But back to Rialengo and its diverse, smooth groove. I like the accompaniment of Hector Murillo on accordion on the song “Fin del Mundo” and the suave clarinet playing by Checko Davila on “Musica Profana” to lend to the sound of the American Swing era. I also think the exemplary keyboard work by Nelson Alvarez helps give this harmonic music a rich, full texture throughout the album. And guest appearances by Guadalupe Urbina, Yaco and Perrozompopo add to the disc’s diversity, as well as giving a nod of approval from these seasoned veterans.  The fact that Papaya Music, one of the premiere labels in Central America, has decided to distribute this project also speaks a lot about its potential.

     Swing Criolla is definitely undergoing a revival, potentially putting the musical genre and its accompanying dance style on the international map. When it does, Rialengo and the aforementioned Rumba Jam will be there to take their bows, and then, who knows, possibly go on a world tour together. Until then, their CDs are available at the Jaime Peligro book stores in Playa Tamarindo, Quepos and Nuevo Arenal, where they will gladly sample the music for their customers. Any comments concerning this article are welcomed. Check our Tamarindo Jaime Peligro site on Facebook.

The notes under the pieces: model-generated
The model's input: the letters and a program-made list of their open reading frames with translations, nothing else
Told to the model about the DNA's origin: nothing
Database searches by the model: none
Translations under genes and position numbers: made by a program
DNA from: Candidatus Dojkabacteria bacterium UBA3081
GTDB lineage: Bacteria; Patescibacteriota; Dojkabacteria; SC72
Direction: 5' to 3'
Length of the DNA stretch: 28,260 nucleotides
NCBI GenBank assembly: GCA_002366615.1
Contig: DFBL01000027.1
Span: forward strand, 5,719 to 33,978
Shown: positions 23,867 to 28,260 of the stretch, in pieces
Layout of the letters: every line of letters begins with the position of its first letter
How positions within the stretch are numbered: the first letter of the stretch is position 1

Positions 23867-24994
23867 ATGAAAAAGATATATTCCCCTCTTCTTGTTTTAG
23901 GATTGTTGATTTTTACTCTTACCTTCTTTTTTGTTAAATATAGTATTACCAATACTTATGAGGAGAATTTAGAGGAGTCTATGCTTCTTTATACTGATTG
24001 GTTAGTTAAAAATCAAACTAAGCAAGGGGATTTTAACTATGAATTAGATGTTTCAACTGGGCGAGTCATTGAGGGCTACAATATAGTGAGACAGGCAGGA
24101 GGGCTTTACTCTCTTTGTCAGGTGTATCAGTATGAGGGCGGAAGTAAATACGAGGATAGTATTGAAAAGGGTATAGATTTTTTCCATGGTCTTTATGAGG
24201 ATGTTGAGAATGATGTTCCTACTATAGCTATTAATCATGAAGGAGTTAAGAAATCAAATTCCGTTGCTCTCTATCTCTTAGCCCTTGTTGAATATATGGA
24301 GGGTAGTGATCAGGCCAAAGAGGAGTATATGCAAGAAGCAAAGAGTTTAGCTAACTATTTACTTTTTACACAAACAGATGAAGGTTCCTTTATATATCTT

Wednesday, May 16, 2012

Latin Beat from Putumayo

Latin Beat

     Latin music in varied forms has gone global in the Twenty-first Century, in no small part thanks to Putumayo Music. Oh, and Shakira and Carlos Santana. Putumayo recently released their new CD, “Latin Beat”, showcasing rising stars of the Latin Pop, R&B and Salsa genres and it is an impressive collection.
     The album opens with the Cuban band Moneda Dura, a band formed by two University of Havana students, singer/bassist Hugo Fernandez and singer/guitarist Nassiry Lugo. They have created a stylized Afro-Cuban rhythm to a Pop sound and on the song, “Goza” they incorporated vocals by Ibrihim Ferrer, who gained notoriety in the Buena Vista Social Club. It’s a great opening number for the disc, with a bright, alive sound from the first notes.